Salt Lake City at Night

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I think it would be tough to find a city that’s more beautiful than Salt Lake City, especially in the evening, when the setting sun lights up the Wasatch Mountains.  I was arriving later than I had hoped, after a morning of driving from Wyoming, and an afternoon of exploring Antelope Island.  Instead of enjoying a few hours in downtown Salt Lake City, I was destined to limit my visit to only an hour, after dark.

Originally, my plan was to find a motel in Salt Lake City, then head into downtown and see the sights.  It turned out, a convention of some sorts was in town, and every hotel was booked solid.  As I gave up on finding a place to stay, the sun started to set.  I had to take the above picture from the edge of the interstate.  Two minutes later, and the sun was gone.

In downtown Salt Lake City, there is just one sight you simply must see.  The Mormon Temple is thecenter of Salt Lake City.  Instead of one “main” street, SLC has four: West, North, and South Temple Streets, and State Street (located where you’d expect East Temple to be).  The southeast corner of Temple Square serves as the baseline, or “zero point” for street and address numbering — not the courthouse or capitol building, as it would be in other cities.

Much of Utah has an unusual street numbering system.  Instead of 1st, 2nd, 3rd Street, etc., Salt Lake City’s streets are numbered in the hundreds: 100, 200, 300, etc.  So, a street address may look something like this: 1234 E. 600 So. — in other words, the street is 600 south (think of it as 6th Street South–some locals will even call it this!) and the address is 12 blocks east of the Temple.  You might also encounter a street that doesn’t end in 00 – for example, 1550 or 1830.  This would be a street that lies in between the main lines on the grid.  1550 would lie an equal distance between 1500 and 1600, while 1830 would lie closer to 1800 than 1900.  The system is known as the Lyman Plan, and was originally developed by Mormon leader Brigham Young, right here in SLC.

Christie from SLC helped clarify my confusion on the city’s street numbering and naming system: “Actually, there is no East Temple. What would be East Temple is called State. (With Main being “0,” State Street is 100 West, or 1st, as locals will drop those zeros 80-85% of the time.) I like to joke that it’s our unique city’s combination of church and state.” She also helped me sort out the difference between a temple and tabernacle: “Just a few clarifications, hope you don’t mind: The body of your narrative got it right. This is a tabernacle. If it were a temple, you could not go in. Even many Mormons don’t enter the temple(s). Most go when they get married or serve those famous missions. Every once in awhile, they renew their temple “recommend” by interviewing with their ecclesiastical leader, the bishop, declaring that they do live the principles they believe and will continue to do so. Second, I’m sad to report that most Mormon churches are NOT beautiful. Tabernacles and temples get that saintly architectural attention, but the leaders of the church decided – I think in the 70s, based on the hideousness of most meetinghouses – to take the grandeur out of the regular chapels, so that weekly/daily focus would be more on God and less on material distractions (or so I’ve heard). All subsequent church buildings are thus styled in a very utilitarian, business-type manner. There are old churches throughout Salt Lake. I’ll give them a closer glance to learn the denomination, often exclaiming aloud, “Oh goody! A pretty Mormon church!”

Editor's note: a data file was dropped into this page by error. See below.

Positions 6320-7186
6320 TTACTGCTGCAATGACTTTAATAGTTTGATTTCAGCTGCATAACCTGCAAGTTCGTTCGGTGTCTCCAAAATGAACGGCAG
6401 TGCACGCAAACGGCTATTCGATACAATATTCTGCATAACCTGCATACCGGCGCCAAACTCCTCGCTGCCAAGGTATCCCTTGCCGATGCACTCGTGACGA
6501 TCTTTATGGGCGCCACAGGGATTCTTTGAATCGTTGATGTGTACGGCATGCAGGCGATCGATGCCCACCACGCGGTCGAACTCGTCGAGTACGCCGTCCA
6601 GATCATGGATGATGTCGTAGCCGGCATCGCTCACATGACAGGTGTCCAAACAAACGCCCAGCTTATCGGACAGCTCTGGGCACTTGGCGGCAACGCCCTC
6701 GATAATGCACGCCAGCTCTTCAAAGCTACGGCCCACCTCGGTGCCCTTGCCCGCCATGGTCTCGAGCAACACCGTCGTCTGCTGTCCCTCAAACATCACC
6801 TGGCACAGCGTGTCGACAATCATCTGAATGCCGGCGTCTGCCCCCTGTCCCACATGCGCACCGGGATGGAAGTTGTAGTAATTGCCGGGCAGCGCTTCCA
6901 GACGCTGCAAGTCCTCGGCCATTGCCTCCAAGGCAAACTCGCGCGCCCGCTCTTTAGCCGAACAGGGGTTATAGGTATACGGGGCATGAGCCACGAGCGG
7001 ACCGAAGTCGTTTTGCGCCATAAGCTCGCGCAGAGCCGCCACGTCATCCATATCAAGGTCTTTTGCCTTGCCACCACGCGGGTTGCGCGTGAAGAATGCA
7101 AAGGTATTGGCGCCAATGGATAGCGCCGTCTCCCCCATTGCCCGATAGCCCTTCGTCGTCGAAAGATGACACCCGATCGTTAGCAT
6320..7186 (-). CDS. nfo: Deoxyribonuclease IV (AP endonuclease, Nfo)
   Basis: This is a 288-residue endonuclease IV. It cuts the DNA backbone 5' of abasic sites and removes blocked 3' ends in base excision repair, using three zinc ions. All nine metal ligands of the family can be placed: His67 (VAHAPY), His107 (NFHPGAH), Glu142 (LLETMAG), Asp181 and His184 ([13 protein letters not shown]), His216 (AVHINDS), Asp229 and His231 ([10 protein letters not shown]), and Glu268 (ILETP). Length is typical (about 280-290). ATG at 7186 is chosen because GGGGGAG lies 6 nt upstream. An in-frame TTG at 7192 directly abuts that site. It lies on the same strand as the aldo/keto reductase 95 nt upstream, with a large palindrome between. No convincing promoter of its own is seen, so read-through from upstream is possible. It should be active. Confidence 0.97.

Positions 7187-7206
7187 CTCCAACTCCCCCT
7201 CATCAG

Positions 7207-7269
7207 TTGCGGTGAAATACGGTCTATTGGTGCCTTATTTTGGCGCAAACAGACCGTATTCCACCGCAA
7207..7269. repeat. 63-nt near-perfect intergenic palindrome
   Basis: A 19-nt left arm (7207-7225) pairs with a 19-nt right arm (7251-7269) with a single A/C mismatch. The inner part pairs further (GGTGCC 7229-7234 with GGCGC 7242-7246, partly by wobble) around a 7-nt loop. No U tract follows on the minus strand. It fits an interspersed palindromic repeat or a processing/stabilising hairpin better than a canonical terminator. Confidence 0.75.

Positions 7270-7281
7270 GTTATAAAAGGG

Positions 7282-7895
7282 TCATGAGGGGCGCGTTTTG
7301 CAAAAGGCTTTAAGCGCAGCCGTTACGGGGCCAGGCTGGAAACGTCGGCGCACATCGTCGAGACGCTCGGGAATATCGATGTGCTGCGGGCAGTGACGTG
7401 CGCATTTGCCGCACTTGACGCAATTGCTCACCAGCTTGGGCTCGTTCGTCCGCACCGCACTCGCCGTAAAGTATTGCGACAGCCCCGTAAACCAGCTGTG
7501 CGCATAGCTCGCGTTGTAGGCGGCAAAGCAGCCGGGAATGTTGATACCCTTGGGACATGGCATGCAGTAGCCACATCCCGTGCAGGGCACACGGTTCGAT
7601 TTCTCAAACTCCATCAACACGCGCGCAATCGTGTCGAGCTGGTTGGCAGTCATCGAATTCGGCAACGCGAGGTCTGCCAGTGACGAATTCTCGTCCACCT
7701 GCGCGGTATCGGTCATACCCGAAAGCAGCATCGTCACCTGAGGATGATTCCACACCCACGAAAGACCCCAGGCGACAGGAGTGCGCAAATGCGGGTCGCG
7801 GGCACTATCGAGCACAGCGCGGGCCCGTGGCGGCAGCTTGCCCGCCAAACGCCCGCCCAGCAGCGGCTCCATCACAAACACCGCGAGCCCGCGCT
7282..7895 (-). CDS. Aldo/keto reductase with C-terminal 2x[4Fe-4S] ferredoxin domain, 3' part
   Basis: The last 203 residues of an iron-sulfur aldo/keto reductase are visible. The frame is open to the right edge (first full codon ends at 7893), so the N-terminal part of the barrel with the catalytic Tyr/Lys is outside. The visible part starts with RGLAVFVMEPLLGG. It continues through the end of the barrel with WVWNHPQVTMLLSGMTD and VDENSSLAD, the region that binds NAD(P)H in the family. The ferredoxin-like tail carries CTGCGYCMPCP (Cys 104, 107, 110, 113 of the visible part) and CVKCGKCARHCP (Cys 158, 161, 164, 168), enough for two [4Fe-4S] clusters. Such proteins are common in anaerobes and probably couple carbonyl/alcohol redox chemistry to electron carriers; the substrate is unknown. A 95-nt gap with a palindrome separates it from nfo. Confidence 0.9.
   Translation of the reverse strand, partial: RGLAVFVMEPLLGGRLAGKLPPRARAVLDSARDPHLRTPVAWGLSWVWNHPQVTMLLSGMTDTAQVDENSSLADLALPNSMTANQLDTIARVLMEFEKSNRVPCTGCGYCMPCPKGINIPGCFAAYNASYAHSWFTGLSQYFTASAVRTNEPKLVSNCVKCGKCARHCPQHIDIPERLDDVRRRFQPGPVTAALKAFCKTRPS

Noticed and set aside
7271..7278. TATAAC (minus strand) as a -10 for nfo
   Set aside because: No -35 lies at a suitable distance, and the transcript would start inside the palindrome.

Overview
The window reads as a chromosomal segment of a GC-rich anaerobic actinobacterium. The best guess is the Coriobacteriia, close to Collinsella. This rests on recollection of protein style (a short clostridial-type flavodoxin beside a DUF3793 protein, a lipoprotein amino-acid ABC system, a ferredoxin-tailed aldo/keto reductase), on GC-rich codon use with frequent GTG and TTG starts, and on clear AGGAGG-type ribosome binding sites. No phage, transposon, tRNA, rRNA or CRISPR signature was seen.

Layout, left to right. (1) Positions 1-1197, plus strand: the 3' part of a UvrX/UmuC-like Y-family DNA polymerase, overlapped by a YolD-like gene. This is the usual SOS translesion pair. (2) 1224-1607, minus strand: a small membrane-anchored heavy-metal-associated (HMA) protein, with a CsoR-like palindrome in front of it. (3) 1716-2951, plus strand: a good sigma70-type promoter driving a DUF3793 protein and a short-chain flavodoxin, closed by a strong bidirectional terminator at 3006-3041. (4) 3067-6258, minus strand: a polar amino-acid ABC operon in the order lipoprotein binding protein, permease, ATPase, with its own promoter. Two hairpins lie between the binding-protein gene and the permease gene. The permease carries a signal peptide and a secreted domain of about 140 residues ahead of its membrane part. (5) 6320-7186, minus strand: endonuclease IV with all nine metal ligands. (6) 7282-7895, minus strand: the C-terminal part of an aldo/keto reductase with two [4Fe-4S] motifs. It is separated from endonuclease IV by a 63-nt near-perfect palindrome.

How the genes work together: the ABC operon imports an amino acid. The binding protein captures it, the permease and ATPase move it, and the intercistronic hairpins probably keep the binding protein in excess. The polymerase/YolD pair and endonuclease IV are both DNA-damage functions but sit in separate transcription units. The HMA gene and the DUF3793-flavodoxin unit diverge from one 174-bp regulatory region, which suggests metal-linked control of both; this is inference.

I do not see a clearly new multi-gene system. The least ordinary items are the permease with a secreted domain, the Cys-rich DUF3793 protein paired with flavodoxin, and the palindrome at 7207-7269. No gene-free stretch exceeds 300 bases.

The public is welcome in Temple Square (the area surrounding the main LDS temple, and several other worship and administrative buildings).  In fact, you’ll probably find that everyone is quite friendly.  Plenty of people said hello to me, but no one tried to convert me to Mormonism.

You can receive a tour of the temple, by checking in at the visitor’s center next door.  I didn’t have enough time, so I devoted my visit to exploring outside.  As you can see by the picture above, the temple is quite beautiful at night.

The Salt Lake Temple took 40 years to build.  It was the first LDS temple to begin construction, but the fourth to be completed (in 1893).  The temple’s walls are 9-feet thick at the base.

As I wandered around the grounds, one tree definitely stood out. I had no idea why they had brilliantly lit just one tree, until a couple of months later, when I saw video of the temple’s Christmas lights display.  This tree must have been lit in preparation for the holiday show.

Also on the grounds: the Gothic-style “Assembly Hall”, and next door, a dome-shaped building known as the “Tabernacle”.  The latter is home to the world-famous Mormon Tabernacle Choir, which just happened to be performing during my visit (maybe that’s why I had to park several blocks away!).  I lingered in the doorway for a few minutes, listening to the choir’s amazing sounds.

After all this, I decided to walk uphill to the Utah Capitol Building.  It’s only about a half mile away.

What I didn’t know is that the capitol building is in the middle of an extensive restoration, that pretty much ruined the view of the building’s south side. After the climb up the hill, I wasn’t excited about hiking all the way around the building, so I took a picture and started headed back to the car.

As I walked down Main Street, I found another great view of the temple, and the rest of downtown Salt Lake City.

Note: This trip was first published in 2007.

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